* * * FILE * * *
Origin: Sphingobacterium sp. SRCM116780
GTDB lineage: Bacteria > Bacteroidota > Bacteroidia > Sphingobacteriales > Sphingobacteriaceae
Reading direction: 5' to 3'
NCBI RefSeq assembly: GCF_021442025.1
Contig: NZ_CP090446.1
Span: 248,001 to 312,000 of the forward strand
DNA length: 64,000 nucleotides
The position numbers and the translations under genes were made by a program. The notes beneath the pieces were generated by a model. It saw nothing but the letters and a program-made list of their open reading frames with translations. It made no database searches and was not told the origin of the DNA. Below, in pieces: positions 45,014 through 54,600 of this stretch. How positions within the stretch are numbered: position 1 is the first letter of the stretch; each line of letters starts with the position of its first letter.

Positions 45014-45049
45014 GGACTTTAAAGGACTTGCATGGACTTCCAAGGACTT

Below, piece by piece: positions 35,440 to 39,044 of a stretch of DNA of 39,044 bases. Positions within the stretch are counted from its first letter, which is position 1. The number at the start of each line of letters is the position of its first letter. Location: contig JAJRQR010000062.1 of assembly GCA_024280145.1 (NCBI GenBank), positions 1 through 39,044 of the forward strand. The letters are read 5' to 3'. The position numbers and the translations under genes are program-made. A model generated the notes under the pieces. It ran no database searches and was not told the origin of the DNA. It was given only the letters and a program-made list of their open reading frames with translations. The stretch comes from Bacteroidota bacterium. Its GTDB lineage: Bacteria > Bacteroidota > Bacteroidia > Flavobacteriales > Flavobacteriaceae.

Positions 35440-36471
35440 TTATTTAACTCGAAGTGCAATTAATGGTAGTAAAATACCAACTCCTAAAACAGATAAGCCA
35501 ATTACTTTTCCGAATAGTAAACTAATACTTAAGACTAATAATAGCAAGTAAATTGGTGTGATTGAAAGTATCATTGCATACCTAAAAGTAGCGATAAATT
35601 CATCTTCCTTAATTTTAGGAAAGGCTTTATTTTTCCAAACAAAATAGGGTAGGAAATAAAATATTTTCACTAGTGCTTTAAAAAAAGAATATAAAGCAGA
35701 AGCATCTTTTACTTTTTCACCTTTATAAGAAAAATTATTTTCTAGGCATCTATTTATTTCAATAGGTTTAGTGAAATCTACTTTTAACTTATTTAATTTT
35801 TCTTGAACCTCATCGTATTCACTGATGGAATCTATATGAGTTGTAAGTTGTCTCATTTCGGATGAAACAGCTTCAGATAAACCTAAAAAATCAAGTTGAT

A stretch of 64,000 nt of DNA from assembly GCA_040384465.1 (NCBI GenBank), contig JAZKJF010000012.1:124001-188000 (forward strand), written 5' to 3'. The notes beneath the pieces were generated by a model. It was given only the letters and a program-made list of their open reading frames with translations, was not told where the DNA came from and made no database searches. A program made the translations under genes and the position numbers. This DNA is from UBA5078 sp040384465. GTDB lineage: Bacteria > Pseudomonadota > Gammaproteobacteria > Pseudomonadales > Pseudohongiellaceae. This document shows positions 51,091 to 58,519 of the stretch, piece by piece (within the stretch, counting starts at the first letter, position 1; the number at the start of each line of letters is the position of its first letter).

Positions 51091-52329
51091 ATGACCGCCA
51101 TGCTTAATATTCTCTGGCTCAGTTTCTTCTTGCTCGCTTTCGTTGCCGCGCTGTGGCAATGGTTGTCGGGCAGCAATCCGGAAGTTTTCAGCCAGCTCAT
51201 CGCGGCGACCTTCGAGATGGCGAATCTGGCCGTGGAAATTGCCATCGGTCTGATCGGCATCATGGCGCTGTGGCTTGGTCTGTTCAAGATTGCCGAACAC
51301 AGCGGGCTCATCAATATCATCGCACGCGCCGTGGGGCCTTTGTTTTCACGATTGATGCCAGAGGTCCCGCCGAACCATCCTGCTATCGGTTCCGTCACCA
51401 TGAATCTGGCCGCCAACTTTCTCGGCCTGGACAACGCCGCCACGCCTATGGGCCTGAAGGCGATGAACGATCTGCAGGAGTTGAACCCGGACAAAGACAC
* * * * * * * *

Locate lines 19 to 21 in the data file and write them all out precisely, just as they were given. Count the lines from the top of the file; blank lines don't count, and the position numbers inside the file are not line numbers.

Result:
Positions 51091-52329
51091 ATGACCGCCA
51101 TGCTTAATATTCTCTGGCTCAGTTTCTTCTTGCTCGCTTTCGTTGCCGCGCTGTGGCAATGGTTGTCGGGCAGCAATCCGGAAGTTTTCAGCCAGCTCAT